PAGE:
Correctional facilities across the state are releasing some inmates accused or convicted of non-violent crimes to help prevent the spread of COVID-19 within jail populations.
Social distancing is nearly impossible to maintain in jails or prisons, corrections officials say, and some inmates could be at risk for serious or life-threatening symptoms from the coronavirus. So prisons and jails have taken to freeing up space in their facilities when possible.
County jail superintendents have been evaluating early releases on a case-by-case basis. Only non-violent defendants are eligible.
According to Rockingham County Corrections Superintendent Stephen Church, the release of a defendant often depends on specific restrictions or requirements. This could include daily check-ins, electronic monitoring or participation in programming.
Many counties have only released a handful of inmates. Rockingham County Jail, one of the larger facilities in the state, has released about a dozen people.
“We consider a number of risk factors,” Church said. “What is the risk to the public and what is the risk to the defendant themselves?”
The majority of inmates who have been released by county jails have been close to the end of their sentences, or have already been on work or weekend releases.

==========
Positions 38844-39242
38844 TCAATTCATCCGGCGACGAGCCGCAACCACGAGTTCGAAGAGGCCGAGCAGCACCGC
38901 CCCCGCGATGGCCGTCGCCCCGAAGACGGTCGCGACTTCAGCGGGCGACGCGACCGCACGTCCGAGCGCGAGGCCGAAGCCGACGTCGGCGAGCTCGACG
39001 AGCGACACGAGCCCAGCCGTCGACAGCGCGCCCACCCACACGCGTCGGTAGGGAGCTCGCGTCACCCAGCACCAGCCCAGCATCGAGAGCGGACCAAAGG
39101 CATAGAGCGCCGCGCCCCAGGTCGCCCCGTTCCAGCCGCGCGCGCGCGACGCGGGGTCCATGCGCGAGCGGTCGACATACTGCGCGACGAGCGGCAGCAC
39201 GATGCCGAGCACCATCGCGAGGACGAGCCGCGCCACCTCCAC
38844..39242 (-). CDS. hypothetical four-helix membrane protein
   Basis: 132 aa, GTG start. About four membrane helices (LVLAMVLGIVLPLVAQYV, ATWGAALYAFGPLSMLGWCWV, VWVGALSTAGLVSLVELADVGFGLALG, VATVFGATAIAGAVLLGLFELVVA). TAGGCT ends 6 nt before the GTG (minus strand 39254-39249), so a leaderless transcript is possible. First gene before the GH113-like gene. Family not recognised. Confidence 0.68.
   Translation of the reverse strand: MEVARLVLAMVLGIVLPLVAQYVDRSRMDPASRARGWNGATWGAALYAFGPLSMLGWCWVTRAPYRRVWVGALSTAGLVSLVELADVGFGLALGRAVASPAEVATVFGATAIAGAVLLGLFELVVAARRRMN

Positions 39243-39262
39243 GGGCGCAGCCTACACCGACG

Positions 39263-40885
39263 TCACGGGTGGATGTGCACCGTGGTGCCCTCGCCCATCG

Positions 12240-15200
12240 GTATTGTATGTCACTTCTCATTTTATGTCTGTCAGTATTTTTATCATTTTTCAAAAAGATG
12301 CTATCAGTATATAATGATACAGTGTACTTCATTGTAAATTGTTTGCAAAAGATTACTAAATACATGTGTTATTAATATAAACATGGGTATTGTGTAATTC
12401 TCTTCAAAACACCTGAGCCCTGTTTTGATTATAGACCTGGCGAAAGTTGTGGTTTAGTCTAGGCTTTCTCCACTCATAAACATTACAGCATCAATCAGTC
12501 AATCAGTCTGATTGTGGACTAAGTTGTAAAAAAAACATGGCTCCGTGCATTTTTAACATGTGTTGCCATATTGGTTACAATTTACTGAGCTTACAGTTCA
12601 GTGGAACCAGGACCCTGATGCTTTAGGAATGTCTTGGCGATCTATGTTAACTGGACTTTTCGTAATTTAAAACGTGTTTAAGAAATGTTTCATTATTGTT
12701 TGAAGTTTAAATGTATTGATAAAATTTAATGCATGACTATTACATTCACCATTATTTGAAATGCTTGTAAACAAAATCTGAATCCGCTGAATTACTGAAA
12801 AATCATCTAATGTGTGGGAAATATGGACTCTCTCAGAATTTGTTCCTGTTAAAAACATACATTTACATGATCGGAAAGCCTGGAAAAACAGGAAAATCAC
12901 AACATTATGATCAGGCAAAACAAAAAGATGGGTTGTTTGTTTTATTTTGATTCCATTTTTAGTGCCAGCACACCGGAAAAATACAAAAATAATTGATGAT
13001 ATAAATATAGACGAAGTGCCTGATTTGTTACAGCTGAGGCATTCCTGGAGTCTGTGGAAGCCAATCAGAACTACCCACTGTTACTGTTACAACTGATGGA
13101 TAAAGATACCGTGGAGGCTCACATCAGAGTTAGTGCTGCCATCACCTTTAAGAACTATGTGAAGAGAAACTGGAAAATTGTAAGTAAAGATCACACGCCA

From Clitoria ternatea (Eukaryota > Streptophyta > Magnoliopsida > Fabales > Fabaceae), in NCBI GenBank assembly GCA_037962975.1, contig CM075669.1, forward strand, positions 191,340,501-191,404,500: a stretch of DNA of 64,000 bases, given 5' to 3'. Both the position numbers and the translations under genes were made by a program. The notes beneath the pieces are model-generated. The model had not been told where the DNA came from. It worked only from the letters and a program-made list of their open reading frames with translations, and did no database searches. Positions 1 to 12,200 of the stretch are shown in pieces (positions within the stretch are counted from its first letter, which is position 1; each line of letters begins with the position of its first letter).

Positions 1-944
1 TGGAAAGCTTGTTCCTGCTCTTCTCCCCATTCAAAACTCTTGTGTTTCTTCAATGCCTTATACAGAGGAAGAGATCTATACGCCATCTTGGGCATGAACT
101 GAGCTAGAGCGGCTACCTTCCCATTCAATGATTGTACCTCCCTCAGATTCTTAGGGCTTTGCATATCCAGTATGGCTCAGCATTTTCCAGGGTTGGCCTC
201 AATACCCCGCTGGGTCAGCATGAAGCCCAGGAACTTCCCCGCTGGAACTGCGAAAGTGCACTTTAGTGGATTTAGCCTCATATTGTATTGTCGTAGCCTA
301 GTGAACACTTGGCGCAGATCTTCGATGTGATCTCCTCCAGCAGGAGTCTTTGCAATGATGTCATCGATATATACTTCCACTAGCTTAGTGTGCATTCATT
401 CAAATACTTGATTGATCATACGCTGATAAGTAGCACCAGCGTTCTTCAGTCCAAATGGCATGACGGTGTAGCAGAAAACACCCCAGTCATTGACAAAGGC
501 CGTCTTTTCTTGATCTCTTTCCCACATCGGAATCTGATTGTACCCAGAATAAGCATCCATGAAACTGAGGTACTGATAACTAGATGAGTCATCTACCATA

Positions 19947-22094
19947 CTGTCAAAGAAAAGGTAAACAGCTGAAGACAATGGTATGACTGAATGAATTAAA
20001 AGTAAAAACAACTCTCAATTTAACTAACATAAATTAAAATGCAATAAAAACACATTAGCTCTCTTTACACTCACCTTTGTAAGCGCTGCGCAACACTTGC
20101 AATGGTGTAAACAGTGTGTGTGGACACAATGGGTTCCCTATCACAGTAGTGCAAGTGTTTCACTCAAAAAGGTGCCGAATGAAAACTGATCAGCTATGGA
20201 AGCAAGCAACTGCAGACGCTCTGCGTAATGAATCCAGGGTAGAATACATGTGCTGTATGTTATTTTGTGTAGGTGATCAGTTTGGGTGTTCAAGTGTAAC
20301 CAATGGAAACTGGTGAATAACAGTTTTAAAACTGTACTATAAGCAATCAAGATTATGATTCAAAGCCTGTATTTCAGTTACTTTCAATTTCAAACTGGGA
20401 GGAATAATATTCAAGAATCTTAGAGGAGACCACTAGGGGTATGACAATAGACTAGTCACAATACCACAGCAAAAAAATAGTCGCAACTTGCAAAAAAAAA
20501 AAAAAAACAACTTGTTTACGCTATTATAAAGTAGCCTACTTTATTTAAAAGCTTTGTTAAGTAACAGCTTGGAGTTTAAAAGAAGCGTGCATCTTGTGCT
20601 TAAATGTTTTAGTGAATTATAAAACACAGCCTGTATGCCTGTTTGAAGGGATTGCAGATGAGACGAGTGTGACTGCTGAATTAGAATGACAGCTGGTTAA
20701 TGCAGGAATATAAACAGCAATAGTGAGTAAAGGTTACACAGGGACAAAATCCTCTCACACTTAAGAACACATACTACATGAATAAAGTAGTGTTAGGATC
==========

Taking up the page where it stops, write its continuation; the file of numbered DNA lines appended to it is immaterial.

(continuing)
Correctional facilities across the state are putting new inmates under quarantine for a minimum of 14 days. Officials said it would be impossible to quarantine inmates serving on work or weekend releases because they leave and return to the facilities so regularly.
Belknap County has released more defendants than most other counties in the state. Corrections Superintendent Keith Gray said his jail population has decreased by about 20 percent since the beginning of March.
Belknap County’s jail population has been slowly declining over the past few years due to reforms to the state’s bail system. Gray said that, combined with responding to COVID-19, his population is the lowest he’s seen in 20 years.
Gray said he’s had several sentenced inmates with medical conditions that would put them at risk if they were to contract COVID-19.
“I think there’s the perception that we’re releasing people who are dangerous,” Gray said. “I want to make people understand that we are reviewing each person carefully and only releasing those who we’ve determined are ready.”
The state Department of Corrections is also considering releasing inmates through administrative home confinement.
“I have a team reviewing cases looking at the use of at home confinement, but being cognisant that we do need to be a good public safety partner,” commissioner Helen Hanks said on NHPR’s The Exchange on Wednesday.
Other precautions jails and prisons in New Hampshire are taking to prevent the spread of the coronavirus include screening staff and new inmates daily, canceling volunteer programs and group activities and increasing sanitization of their facilities.